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Isolated frontosphenoidal synostosis: a rare cause of synostotic frontal plagiocephaly.
J Neurosurg Pediatr. 2014 May; 13(5):553-8.JN

Abstract

OBJECT

Unilateral fusion of the frontoparietal suture is the most common cause of synostotic frontal plagiocephaly. Localized fusion of the frontosphenoidal suture is rare but can lead to a similar, but subtly distinct, phenotype.

METHODS

A retrospective chart review of the authors' craniofacial database was performed. Patients with isolated frontosphenoidal synostosis on CT imaging were included. Demographic data, as well as the clinical and radiographic findings, were recorded.

RESULTS

Three patients were identified. All patients were female and none had an identifiable syndrome. Head circumference was normal in each patient. The mean age at presentation was 4.8 months (range 2.0-9.8 months); 2 fusions were on the right side. Frontal flattening and recession of the supraorbital rim on the fused side were consistent physical findings. No patient had appreciable facial angulation or orbital dystopia, and 2 patients had anterior displacement of the ipsilateral ear. All 3 patients were initially misdiagnosed with unilateral coronal synostosis, and CT imaging at a mean age of 5.4 months (range 2.1-10.8 months) was required to secure the correct diagnosis. Computed tomography findings included patency of the frontoparietal suture, minor to no anterior cranial base angulation, and vertical flattening of the orbit without sphenoid wing elevation on the fused side. One patient underwent CT scanning at 2.1 months of age, which demonstrated a narrow, but patent, frontosphenoidal suture. The patient's condition was assumed to be a deformational process, and she underwent 6 months of unsuccessful helmet therapy. A repeat CT scan obtained at 10.7 months of age demonstrated the synostosis. All 3 patients underwent fronto-orbital correction at mean age of 12.1 months (range 7.8-16.1 months). The mean duration of postoperative follow-up was 11.7 months (range 1.9-23.9 months).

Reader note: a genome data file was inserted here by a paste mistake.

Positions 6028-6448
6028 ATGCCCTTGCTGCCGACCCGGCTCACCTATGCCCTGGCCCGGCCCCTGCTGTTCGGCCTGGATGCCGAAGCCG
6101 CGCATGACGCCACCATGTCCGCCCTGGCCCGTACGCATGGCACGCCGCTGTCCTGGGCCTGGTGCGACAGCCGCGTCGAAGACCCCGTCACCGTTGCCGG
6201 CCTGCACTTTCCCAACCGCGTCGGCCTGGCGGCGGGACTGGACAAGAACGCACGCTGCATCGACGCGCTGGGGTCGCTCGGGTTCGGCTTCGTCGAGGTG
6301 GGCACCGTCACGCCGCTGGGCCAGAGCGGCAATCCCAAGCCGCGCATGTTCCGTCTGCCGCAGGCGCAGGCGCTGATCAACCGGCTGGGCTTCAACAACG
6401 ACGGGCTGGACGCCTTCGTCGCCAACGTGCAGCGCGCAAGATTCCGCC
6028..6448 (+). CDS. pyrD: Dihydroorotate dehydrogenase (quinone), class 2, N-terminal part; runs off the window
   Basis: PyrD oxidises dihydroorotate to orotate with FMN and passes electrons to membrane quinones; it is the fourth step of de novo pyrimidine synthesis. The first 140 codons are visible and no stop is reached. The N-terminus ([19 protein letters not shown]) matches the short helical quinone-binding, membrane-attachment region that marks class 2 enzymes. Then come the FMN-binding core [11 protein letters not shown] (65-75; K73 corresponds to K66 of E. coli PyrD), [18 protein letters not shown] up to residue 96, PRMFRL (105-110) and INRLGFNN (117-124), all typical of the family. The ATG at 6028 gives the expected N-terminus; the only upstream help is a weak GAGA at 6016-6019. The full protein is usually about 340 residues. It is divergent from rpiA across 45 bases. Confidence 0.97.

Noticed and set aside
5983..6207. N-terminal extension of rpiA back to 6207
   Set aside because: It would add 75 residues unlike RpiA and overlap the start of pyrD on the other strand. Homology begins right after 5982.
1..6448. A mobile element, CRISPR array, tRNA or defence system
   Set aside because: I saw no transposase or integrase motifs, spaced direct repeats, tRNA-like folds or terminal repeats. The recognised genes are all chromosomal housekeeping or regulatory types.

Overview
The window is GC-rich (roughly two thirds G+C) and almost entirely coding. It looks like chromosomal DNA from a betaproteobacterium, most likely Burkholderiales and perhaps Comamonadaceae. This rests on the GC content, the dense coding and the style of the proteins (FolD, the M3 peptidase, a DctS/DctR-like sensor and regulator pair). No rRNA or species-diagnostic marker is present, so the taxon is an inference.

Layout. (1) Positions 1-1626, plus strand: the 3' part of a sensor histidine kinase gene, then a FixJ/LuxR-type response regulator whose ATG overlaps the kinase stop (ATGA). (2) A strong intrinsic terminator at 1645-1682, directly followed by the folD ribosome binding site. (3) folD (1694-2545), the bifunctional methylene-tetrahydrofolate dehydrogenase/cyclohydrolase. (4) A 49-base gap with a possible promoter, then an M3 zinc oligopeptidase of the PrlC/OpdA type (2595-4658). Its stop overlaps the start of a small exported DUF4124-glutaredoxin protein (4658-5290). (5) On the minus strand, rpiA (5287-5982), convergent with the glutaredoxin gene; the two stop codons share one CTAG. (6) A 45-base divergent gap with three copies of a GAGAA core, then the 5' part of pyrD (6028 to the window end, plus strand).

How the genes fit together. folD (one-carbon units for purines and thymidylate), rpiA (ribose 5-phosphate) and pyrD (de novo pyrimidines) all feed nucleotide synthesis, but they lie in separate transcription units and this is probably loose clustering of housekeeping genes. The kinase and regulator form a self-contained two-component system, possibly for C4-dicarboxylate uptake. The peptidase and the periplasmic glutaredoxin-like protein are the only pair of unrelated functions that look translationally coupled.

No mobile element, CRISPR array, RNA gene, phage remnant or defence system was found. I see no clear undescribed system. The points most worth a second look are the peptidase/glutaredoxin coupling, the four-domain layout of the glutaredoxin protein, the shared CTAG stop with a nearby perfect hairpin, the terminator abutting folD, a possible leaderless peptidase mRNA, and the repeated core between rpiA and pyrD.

CONCLUSIONS

Isolated frontosphenoidal synostosis should be considered in the differential diagnosis of atypical frontal plagiocephaly.

Authors+Show Affiliations

Division of Plastic and Reconstructive Surgery, Children's National Medical Center, Washington, DC.No affiliation info availableNo affiliation info availableNo affiliation info availableNo affiliation info availableNo affiliation info availableNo affiliation info available

Pub Type(s)

Journal Article

Language

eng

PubMed ID

24606403

Citation

Sauerhammer, Tina M., et al. "Isolated Frontosphenoidal Synostosis: a Rare Cause of Synostotic Frontal Plagiocephaly." Journal of Neurosurgery. Pediatrics, vol. 13, no. 5, 2014, pp. 553-8.
Sauerhammer TM, Oh AK, Boyajian M, et al. Isolated frontosphenoidal synostosis: a rare cause of synostotic frontal plagiocephaly. J Neurosurg Pediatr. 2014;13(5):553-8.